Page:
Giulia Magnani London 16/07/2018
We spoke to Anthony Rose, serial entrepreneur and founder of Seedlegals.
He told us about how disruption has been an underlying factor throughout his business experience and how he has managed to keep cooperation a central part of it.
“The heart and soul of a company is creativity and innovation.”
As Bob Iger, CEO at Walt Disney, states, innovation is, now more than ever, a fundamental necessity for any successful company.
However, does innovation always need to involve the overruling and demolishment of the old?
Anthony has built his career along a variety of different fields and has come to understand the inevitability of disruption in our constantly developing world, together with the dynamics that come to play along with it.
His first experience with disruption took place while working at Kazaa, a music file sharing company, where he witnessed firsthand the transformation that musical distribution had undergone from a physical to a digital form.
He then went on to launch the BBC iPlayer and came to be known as “The man who saved the BBC” according to Wired. Soon later, he founded his own startup, Zeebox, which focused on social television.
On both occasions, Anthony came into contact with the disruption of a second existing industry, that of broadcast, which moved from television onto the internet.
Currently, Anthony is involved in Seedlegals, his latest startup, which he founded in 2016 together with Laurent Laffy. It provides startup founders with an easier, faster and cheaper way to close a funding round through an online platform.
In this case, disruption is seen in the legal field, where procedures are no longer carried out by humans, but rather by computers.
Ever since he was young, he never liked when people told him what he was supposed to do. Having always enjoyed finding things that were no longer efficient, disruption has been a key characterization throughout his work.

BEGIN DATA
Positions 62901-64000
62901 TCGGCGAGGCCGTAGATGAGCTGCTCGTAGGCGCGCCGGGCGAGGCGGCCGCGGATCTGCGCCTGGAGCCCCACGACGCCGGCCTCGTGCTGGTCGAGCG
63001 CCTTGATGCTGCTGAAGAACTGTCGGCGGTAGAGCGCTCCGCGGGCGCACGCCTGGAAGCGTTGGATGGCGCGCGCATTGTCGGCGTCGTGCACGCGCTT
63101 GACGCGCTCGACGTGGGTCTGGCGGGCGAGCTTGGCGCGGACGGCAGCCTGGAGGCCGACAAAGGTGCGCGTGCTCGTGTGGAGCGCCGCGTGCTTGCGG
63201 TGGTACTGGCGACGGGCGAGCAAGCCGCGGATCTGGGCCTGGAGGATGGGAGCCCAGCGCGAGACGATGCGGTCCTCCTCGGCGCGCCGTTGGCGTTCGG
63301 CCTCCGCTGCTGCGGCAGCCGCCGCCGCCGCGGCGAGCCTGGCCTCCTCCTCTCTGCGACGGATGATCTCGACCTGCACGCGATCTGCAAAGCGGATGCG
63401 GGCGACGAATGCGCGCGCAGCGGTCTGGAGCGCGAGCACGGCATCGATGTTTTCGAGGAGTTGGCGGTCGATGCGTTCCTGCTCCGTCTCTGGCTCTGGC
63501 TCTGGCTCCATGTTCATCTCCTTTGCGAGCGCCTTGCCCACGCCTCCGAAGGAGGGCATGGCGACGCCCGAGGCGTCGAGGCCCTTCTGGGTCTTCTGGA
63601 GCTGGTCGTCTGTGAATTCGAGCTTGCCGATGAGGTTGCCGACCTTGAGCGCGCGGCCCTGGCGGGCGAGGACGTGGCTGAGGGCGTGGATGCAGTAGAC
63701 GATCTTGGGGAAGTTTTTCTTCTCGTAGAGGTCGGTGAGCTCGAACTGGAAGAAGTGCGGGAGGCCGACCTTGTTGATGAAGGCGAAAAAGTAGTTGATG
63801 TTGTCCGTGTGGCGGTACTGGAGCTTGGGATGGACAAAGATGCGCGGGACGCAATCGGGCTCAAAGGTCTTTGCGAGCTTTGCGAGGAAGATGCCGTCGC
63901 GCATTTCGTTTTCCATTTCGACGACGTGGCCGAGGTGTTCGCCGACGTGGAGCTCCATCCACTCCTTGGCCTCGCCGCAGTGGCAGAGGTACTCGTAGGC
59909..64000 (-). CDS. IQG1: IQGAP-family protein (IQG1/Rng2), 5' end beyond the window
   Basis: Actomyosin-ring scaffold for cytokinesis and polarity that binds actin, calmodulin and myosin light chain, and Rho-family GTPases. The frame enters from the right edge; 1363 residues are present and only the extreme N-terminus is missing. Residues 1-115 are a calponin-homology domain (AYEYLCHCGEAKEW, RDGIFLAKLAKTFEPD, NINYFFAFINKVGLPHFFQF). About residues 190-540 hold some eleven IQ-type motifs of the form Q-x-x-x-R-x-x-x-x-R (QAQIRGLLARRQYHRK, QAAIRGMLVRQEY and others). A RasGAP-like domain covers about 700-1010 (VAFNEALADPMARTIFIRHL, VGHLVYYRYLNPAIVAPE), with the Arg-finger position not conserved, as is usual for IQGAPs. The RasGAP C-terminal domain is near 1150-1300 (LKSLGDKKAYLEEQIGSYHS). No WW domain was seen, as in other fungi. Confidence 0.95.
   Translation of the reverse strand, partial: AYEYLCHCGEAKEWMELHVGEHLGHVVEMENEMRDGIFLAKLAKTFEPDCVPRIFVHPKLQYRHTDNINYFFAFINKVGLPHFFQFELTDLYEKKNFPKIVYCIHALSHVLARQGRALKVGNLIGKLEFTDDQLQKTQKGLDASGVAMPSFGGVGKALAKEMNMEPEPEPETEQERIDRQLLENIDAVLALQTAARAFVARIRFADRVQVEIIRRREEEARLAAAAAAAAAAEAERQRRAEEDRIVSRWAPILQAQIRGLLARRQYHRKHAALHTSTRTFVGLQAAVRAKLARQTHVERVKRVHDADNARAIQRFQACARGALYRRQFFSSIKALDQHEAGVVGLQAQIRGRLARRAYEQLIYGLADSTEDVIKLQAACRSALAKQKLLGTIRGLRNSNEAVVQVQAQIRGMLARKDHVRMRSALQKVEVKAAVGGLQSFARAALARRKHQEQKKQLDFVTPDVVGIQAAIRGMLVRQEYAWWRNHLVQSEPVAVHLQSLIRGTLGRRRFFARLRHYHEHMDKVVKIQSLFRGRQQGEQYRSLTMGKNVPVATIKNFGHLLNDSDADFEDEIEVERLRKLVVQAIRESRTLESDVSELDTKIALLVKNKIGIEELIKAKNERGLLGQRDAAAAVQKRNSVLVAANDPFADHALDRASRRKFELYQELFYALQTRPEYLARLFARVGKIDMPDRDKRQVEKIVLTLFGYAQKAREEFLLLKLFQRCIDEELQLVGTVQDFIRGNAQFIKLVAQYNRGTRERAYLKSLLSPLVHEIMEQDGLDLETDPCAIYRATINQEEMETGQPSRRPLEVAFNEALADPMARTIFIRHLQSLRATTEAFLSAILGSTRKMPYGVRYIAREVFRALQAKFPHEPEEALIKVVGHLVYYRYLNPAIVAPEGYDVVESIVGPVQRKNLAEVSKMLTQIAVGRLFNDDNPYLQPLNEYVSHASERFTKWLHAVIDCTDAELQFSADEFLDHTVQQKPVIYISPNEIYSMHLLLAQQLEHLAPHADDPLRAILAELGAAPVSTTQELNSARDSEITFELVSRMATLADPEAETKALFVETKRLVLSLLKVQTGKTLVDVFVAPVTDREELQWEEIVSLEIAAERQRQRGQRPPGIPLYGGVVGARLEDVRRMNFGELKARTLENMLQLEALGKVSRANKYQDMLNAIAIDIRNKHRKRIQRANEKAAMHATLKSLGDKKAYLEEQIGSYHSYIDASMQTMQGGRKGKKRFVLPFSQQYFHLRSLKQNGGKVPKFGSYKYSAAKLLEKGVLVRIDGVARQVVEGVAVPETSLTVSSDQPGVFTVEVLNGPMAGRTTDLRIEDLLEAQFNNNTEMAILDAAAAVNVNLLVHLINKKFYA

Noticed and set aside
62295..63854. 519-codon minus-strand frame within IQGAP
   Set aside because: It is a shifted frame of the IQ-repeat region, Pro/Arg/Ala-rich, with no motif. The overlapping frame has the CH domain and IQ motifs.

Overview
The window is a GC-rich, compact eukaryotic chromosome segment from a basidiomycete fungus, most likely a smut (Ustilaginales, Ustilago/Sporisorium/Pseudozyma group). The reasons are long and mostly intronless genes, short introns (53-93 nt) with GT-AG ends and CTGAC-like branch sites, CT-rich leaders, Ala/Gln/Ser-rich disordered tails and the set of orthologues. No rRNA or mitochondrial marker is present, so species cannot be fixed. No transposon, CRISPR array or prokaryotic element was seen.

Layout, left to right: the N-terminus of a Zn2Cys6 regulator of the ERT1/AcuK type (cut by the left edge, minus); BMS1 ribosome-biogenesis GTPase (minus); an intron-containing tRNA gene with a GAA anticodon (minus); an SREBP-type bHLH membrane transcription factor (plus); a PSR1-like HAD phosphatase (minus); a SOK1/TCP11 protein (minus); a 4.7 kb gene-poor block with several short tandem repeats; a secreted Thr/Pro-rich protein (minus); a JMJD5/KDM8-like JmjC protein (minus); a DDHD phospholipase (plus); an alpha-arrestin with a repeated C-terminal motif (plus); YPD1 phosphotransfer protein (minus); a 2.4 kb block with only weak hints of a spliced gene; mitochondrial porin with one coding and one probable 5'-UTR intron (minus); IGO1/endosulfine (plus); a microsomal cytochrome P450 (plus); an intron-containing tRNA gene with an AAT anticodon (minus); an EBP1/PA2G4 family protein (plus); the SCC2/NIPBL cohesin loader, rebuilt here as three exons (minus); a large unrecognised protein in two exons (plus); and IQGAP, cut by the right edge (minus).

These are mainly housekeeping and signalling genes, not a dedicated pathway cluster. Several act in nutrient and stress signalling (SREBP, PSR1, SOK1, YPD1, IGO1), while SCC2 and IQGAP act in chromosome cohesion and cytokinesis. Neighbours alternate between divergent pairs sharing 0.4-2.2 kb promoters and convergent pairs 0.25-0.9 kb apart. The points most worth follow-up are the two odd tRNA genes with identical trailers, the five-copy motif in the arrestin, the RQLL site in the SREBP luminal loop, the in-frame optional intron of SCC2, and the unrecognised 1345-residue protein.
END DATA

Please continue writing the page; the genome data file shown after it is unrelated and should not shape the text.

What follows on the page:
To Anthony, this is what disruption means and is all about:
"Giving people a better way of doing what they were doing before"
After many years of dealing with it, he has learned that some people wake up with the idea and desire of simply disrupting an existing business. Their focus, he explains, lies on competing against the previous incumbents to replace them, rather than on working to innovate and strengthen the existing entities by means of collaboration.
The experienced entrepreneur tells us he does not believe in the necessity of adopting such an extreme and aggressive stance and that, when consumer proposition is central to the functioning of a business, cooperation could become in many cases the key to innovation.
Companies’ “ancestors” could also function as sources of validation at their initial stage: their existence and path of development can provide startups with insights on how consumers reason, make choices and value certain products.
“As an entrepreneur you are riding the wave between blind optimism and reality”
Anthony also adds that often entrepreneurs rush into building up a product without validating the idea behind it enough, something which results from the fact that they are being guided by their “blind ego.”
Validation is key, and self-doubt must step in when building a startup, whether it’s something completely new or a reinvention of something that pre-exists.
Seedlegals is now expanding at an extraordinarily fast rate and Anthony is continuously motivated by the feedback its users give him, showing he’s built something they really love.
Innovation is fundamentally ingrained in business, and so is disruption. Part of being an entrepreneur is choosing how it should be done.
When thinking about Seedlegals, Anthony says that “in the same way lawyers used to write with a quill, then with a pen, then with typewriter, then microsoft word, he hopes, one day, they will be using a legal tech platform”.
A vision that can, of course, only be obtained through collaboration.
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